Asheville City Council focused on how to engage residents in district elections for the last formal meeting.
By Leslee Kulba – On Asheville City Council’s agenda for their last formal meeting was consideration of how to engage members of the public in assessing the will of the people on the matter of district elections. Mayor Esther Manheimer introduced the topic with a brief history. During the last session of the General Assembly, then Senator Tom Apodaca introduced a bill to divide the city into districts for the purpose of electing members of city council. The bill failed, and subsequently members of the local delegation had let the mayor know the concept would be recycled this year.
Under state law, municipalities may be divided into districts for the purpose of electing representatives either by a vote of the elected board, by a referendum, or by an act of the legislature. Manheimer said some of the latter actions have been successfully stricken down when subject to legal challenge. Council was going to consider whether municipal revenues should be spent on hiring a pollster to conduct a scientific survey to gauge public interest in being districted, but Senator Chuck Edwards, who replaced Apodaca, sent the mayor an email that afternoon.
It read, “It has come to my attention that it is the intent of the Asheville City Council maybe as early as tonight to conduct discussions of the possibility and mechanics of partitioning the city into districts for the purpose of municipal elections. I applaud the openness of the council to engage this topic. I further understand that the matter may be tabled and no actionable items may take place. Having learned this, and out of respect for the time and possibly the monetary resources of your council, I wanted to inform you of my intent to soon file a bill in the senate that will require Asheville to conduct district elections. It will also provide that six will be the number of required districts. It will offer some flexibility for your council to determine the geography of the districts. I am open to realistic conversations as to the timing of the requirements. I am confident that this measure will pass both the senate and the house. As a courtesy, I am informing you of this intent with the hope that your discussion may revolve more around how to district and forgo the discussion of should we district. My actions are the result of trends taking place in municipalities as well as a great deal of feedback from citizens in Buncombe County.…”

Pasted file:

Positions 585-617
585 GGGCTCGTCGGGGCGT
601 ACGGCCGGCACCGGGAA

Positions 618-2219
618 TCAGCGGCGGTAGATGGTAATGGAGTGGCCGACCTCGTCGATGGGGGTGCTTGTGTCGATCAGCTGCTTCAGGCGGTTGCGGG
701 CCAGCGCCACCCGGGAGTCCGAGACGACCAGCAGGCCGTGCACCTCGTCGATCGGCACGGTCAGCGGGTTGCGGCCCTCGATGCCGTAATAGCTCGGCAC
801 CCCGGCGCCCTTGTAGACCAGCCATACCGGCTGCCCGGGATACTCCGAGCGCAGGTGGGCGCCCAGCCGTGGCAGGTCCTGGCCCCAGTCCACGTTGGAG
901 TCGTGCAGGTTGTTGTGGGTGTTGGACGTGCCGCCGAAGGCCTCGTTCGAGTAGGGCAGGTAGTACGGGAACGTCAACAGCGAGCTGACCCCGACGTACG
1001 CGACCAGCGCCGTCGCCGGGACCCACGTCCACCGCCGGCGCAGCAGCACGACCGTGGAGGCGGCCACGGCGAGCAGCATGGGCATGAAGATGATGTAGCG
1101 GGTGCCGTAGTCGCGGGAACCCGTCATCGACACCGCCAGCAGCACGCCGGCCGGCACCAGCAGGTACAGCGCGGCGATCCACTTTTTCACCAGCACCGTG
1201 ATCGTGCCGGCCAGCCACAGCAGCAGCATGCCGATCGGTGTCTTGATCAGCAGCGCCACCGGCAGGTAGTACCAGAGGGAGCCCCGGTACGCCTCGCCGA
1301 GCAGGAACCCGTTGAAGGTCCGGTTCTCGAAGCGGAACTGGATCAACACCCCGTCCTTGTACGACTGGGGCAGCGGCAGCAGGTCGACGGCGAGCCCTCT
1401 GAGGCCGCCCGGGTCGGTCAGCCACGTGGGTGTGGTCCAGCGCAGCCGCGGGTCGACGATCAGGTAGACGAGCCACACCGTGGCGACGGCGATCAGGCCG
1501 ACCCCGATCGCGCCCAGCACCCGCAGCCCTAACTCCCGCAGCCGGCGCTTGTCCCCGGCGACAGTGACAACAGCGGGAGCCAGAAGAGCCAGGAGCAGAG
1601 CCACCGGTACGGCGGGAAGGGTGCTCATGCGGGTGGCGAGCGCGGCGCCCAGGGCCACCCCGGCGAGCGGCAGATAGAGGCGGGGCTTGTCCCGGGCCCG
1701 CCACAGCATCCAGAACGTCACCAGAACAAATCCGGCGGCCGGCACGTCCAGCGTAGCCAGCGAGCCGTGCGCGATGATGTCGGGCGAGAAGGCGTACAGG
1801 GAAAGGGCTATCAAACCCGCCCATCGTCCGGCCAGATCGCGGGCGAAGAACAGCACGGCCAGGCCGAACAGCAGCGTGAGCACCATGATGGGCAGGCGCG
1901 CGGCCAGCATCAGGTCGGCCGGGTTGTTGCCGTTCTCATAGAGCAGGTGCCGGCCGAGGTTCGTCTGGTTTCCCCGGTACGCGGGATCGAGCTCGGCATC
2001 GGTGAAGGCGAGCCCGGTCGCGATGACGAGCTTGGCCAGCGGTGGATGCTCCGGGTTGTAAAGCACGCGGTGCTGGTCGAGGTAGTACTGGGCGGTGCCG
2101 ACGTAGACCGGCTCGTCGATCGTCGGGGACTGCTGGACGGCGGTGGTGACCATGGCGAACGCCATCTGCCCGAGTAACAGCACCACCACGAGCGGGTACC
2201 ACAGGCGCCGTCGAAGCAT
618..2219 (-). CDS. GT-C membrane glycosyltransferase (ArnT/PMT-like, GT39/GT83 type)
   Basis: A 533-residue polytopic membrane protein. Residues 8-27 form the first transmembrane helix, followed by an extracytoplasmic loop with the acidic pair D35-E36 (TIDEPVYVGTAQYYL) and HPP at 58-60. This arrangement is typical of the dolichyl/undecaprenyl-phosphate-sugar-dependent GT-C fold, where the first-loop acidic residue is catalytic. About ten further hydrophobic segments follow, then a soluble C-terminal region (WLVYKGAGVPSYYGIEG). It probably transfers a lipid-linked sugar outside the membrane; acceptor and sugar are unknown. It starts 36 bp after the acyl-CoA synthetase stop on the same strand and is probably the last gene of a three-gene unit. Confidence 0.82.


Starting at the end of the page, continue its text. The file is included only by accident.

Manheimer interpreted the message as, “I’m going to do it whether your community says yes or no.” She, and everybody else on council, would end up voting in favor of moving forward with the survey anyway. After Vice Mayor Gwen Wisler referred to Raleigh inserting its will over that of the people as “extremely disappointing,” Councilor Gordon Smith offered, “Disappointing is an understatement. I think that this is more of the same kind of overreach, ignoring municipalities’ self-determination in order to have affirmative-action for Republicans in the City of Asheville. I do wonder what happened to that core conservative value about local control, because it appears to have evaporated. If you’re willing to simply ram something through, saying you don’t even want to know what people think, I ask you whether you’re serving as a representative of the people or not.”
Councilor Julie Mayfield recalled a meeting she had had with Edwards about a month ago. “He said that he was continuing to get calls, and I made the comment to him, ‘Well, that’s funny, because I haven’t gotten any phone calls, and I haven’t gotten any emails.’ And I think I’m probably speaking for most of us up here. And so to the people who are advocating for this, what I would say is: Let us know. Pick up the phone. Our phone numbers are on the website. Send us an email. You can send all of us an email with one email address. We need to hear from you who you are and why you want this.” She said the only emails she gets on the subject ask, “’Why are we even having this conversation.’”
Pat Thobe was the only member of the public to comment. She said a good survey would require respondents to listen to the contents of an information sheet before they decide if they’re for against district elections; too many men on the street are uninformed. “We know on the national level districting is a very manipulative strategy, and I don’t think Asheville got where they are today by having manipulative strategies.” The city’s brand is all about inclusivity, but, she said, “The very [phrase] dividing Asheville into voting districts is divisive. All of a sudden, we’re going to have people with interests here and interests there, and where is the unity in the community?”